About this book
This book provides an introductory theoretical foundation of the ethics embedded in Islamic economics and finance, and it shows how this ethical framework could pave the way to economic and social justice. It demonstrates how Islamic finance—a risk-sharing and asset-backed finance—has embedded universal values, ethical rules, and virtues, and how these qualities may be applied to a supposedly value-neutral social science to influence policy-making. This book argues that ethical and responsible finance, such as Islamic finance, could lead the efforts to achieve sustainable economic development. Iqbal and Mirakhor then conduct a comparative analysis of Islamic and conventional financial systems and present Islamic finance as an alternative that can address today’s growing problems of inequality, social injustice, financial repression, unethical leadership, and lack of opportunity to share prosperity.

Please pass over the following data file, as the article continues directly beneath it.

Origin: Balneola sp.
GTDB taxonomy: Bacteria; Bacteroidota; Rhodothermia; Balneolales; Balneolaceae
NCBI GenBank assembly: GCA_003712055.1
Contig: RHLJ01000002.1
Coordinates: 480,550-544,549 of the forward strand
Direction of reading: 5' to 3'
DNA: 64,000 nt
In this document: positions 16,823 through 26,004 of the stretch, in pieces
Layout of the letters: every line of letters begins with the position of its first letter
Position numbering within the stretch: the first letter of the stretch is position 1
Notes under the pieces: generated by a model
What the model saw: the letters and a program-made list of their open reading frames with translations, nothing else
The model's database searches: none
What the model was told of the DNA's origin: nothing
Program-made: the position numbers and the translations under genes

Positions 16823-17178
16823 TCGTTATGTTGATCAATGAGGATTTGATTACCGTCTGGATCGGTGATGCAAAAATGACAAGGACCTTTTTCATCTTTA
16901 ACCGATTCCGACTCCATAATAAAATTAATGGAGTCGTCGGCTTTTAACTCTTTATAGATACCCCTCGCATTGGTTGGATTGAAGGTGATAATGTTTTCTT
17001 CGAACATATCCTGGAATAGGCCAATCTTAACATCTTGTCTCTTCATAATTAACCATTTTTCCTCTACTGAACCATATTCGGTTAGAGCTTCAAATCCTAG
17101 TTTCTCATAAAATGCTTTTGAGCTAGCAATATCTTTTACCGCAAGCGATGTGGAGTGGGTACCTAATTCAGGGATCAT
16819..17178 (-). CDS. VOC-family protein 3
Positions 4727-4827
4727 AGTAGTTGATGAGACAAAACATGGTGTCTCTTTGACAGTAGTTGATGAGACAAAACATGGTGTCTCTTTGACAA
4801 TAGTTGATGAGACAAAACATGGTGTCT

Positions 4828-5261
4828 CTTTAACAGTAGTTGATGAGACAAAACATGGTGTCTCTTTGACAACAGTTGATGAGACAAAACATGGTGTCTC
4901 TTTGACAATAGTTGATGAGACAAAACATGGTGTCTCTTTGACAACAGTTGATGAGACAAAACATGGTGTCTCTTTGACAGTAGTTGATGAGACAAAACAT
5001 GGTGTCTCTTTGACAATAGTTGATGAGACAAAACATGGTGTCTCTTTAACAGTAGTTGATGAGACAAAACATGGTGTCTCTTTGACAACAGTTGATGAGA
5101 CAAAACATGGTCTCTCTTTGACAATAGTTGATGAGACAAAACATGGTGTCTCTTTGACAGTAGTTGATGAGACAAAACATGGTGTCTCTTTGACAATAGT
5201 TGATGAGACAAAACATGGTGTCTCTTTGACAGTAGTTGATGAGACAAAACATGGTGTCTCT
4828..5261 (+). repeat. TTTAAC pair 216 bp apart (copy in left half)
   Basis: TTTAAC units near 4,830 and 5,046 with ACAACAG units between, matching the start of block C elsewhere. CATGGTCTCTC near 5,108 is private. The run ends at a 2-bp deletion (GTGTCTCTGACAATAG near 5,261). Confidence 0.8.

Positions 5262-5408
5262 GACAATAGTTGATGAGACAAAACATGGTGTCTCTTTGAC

Muslim unethical practices accountability wealth and income inequality virtue ethics golden rule risk-sharing justice stakeholders financial repression micro-lending economic development